Once you are no longer working you will need an ongoing income. Your retirement income may take the form of a pension from your superannuation. In the pension phase of superannuation, you are required to draw at least the minimum pension payment every year. This minimum is a set percentage of your superannuation balance
based on your age.
Some of your retirement income may also take the form of bank interest, rent from investment properties and/or dividends from shares. Where investments are owned outside of superannuation, the income from them, and any realised capital gains, may be taxable.
For those individuals who are eligible, the Age Pension provides a modest ongoing income after age 65 or later. The Age Pension rules require you to be assessed under an Income and an Assets Test, to determine both your eligibility and the amount of payment.
Finally, another potential source of income is a reverse mortgage where you borrow a lump sum against your home. The borrowed funds can then be invested to earn income.
A financial adviser can help you arrange your retirement income using some or all of the sources of income set out above.
An overall strategy
This involves setting a plan to deal with your assets after you pass away. A carefully considered estate plan will ensure that the distribution of your assets is undertaken in accordance with your wishes, and can reduce the likelihood of conflict between family members and save tax.
A financial adviser can provide guidance on part of your Estate Planning needs, such as nominating beneficiaries of insurance and superannuation death benefit payments. However, an estate plan also requires the advice of a legal professional on the preparation of your Will, and a Power of Attorney so your affairs can be managed should you lose the capacity to do so. A legal professional should also be consulted in relation to Trust documents and any Company documents required for succession planning.
A financial adviser can assist you in identifying your Estate Planning needs.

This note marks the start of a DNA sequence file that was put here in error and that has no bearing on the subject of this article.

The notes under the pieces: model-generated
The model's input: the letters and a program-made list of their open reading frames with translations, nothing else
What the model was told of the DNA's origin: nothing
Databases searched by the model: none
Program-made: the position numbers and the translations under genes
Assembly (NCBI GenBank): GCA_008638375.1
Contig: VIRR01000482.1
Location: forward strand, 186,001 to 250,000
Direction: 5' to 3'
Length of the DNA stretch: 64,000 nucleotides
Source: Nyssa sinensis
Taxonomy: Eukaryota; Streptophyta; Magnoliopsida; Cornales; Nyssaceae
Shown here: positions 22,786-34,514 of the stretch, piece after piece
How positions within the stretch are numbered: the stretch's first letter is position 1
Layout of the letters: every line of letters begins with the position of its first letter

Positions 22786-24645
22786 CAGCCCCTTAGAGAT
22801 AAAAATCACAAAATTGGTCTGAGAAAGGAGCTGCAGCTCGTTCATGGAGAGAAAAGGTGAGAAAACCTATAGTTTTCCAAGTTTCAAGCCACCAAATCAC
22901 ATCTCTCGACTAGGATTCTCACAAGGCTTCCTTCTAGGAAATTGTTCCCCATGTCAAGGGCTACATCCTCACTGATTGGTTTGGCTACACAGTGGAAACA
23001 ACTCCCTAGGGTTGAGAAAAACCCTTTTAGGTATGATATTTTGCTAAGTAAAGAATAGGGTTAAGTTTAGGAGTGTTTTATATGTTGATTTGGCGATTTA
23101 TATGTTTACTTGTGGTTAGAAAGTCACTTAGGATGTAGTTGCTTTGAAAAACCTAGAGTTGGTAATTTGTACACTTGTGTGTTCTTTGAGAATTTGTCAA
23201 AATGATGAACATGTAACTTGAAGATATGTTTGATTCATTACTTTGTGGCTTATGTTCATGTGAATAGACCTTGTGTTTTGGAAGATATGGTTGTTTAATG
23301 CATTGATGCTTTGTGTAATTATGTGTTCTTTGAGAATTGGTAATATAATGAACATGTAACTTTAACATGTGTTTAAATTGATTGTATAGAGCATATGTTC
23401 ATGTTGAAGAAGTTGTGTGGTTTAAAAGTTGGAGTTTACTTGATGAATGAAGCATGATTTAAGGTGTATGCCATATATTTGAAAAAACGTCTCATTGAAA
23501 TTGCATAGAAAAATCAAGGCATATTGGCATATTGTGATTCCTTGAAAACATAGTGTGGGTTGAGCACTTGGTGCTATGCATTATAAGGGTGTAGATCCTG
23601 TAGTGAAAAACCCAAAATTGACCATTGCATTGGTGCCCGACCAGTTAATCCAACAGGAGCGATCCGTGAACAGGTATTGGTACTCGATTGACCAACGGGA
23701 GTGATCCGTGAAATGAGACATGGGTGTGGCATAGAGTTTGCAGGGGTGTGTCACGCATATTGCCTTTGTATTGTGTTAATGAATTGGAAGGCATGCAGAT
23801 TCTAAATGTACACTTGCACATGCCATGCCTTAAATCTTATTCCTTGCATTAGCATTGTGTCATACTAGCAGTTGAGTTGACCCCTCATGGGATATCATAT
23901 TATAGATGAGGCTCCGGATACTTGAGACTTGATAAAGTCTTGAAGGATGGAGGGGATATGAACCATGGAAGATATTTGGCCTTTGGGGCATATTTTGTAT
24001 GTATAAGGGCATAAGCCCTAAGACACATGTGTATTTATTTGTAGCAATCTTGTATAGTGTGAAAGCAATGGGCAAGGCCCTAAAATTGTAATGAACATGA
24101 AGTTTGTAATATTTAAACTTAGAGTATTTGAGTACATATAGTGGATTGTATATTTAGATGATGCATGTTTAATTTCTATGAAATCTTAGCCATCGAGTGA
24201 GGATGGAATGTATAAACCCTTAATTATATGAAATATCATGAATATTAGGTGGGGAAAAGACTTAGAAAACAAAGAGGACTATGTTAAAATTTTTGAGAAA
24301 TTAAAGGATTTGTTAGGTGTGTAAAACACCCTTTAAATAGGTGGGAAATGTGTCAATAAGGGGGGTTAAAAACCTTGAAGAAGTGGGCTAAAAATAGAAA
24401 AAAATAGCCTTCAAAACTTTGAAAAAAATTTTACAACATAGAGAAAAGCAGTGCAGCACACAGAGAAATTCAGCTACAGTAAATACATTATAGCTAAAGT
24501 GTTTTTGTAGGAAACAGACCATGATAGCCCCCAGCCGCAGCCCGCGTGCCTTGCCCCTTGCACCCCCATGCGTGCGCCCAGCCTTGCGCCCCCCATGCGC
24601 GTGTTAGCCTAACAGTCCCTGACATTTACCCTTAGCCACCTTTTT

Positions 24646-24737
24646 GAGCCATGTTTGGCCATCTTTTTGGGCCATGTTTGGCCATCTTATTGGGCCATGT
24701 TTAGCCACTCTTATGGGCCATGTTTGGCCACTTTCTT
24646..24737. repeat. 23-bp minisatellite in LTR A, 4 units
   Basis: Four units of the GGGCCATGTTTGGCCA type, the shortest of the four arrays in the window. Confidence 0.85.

Looking after the ageing
This is a specialist area of financial advice which requires the cooperation of a financial adviser and a legal professional. Decisions regarding your care as you age are often best determined early and in conjunction with family. At some point you should have a plan as to how long you and your partner will remain in your home - possibly with ongoing help at home or short-term support. This in home aged care help may be privately or Government funded (in full or in part). For Government funded support, you will need an assessment of your
individual case to determine if you are eligible.
If you or your family decide at some point that you will move to an Aged Care facility, you should seek legal advice on the contracts that will need to be signed as well as financial advice on any lump sum and ongoing
payments that need to be made. You may also give some consideration to the location, and type of facility you will move to, as well as the level of care you require.
A financial adviser can either assist you directly with your aged care advice needs or, knowing and understanding your situation, can direct you to other specialist professionals for advice.
From 1 January 2019 there will be restrictions on who can use the term “financial adviser”, “financial planner” or similar. Only persons who are entitled to use these terms under the financial services laws may do so. Financial product advice is regulated under the financial services laws. Financial advisers may be licensed to give you advice on some or all of these advice areas. Your financial adviser will provide you with information on their areas of expertise.
At Patersons our Wealth Advisers and Wealth Specialists are available to assist you with all of your advice needs whenever they arise.
Warning: This article is intended to provide general securities advice, and does not purport to make any recommendation that any securities transaction is appropriate to your particular investment objectives, financial situtation or particular needs. Prior to making any investment decision, you should assess, or seek advice from your Adviser, on whether any relevant part of this report is appropriate to your financial circumstances and investment objectives.